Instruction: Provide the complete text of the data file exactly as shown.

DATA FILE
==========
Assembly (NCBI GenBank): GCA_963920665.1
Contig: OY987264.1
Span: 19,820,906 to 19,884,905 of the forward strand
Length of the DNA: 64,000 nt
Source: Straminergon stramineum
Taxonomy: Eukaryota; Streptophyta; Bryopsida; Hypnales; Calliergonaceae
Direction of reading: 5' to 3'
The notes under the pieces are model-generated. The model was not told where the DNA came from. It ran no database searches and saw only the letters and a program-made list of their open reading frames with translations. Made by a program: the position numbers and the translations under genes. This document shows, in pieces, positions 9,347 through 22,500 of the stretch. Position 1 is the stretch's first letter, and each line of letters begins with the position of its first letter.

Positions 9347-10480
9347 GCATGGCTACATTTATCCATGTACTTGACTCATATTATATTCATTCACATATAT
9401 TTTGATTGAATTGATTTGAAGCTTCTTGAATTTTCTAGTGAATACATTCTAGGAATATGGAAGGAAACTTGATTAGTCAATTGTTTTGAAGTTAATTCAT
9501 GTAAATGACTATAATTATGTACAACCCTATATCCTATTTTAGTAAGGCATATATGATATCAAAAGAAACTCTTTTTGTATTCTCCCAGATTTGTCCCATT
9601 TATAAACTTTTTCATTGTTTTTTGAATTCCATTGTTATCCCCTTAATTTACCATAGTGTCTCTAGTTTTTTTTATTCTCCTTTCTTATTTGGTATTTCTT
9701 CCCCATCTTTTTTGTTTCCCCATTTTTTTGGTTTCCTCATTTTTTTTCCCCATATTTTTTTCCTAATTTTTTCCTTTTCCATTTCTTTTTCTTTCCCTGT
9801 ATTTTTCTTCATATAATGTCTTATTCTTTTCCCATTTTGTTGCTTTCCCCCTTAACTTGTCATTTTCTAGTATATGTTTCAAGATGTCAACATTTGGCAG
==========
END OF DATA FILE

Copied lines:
Assembly (NCBI GenBank): GCA_963920665.1
Contig: OY987264.1
Span: 19,820,906 to 19,884,905 of the forward strand
Length of the DNA: 64,000 nt
Source: Straminergon stramineum
Taxonomy: Eukaryota; Streptophyta; Bryopsida; Hypnales; Calliergonaceae
Direction of reading: 5' to 3'
The notes under the pieces are model-generated. The model was not told where the DNA came from. It ran no database searches and saw only the letters and a program-made list of their open reading frames with translations. Made by a program: the position numbers and the translations under genes. This document shows, in pieces, positions 9,347 through 22,500 of the stretch. Position 1 is the stretch's first letter, and each line of letters begins with the position of its first letter.

Positions 9347-10480
9347 GCATGGCTACATTTATCCATGTACTTGACTCATATTATATTCATTCACATATAT
9401 TTTGATTGAATTGATTTGAAGCTTCTTGAATTTTCTAGTGAATACATTCTAGGAATATGGAAGGAAACTTGATTAGTCAATTGTTTTGAAGTTAATTCAT
9501 GTAAATGACTATAATTATGTACAACCCTATATCCTATTTTAGTAAGGCATATATGATATCAAAAGAAACTCTTTTTGTATTCTCCCAGATTTGTCCCATT
9601 TATAAACTTTTTCATTGTTTTTTGAATTCCATTGTTATCCCCTTAATTTACCATAGTGTCTCTAGTTTTTTTTATTCTCCTTTCTTATTTGGTATTTCTT
9701 CCCCATCTTTTTTGTTTCCCCATTTTTTTGGTTTCCTCATTTTTTTTCCCCATATTTTTTTCCTAATTTTTTCCTTTTCCATTTCTTTTTCTTTCCCTGT
9801 ATTTTTCTTCATATAATGTCTTATTCTTTTCCCATTTTGTTGCTTTCCCCCTTAACTTGTCATTTTCTAGTATATGTTTCAAGATGTCAACATTTGGCAG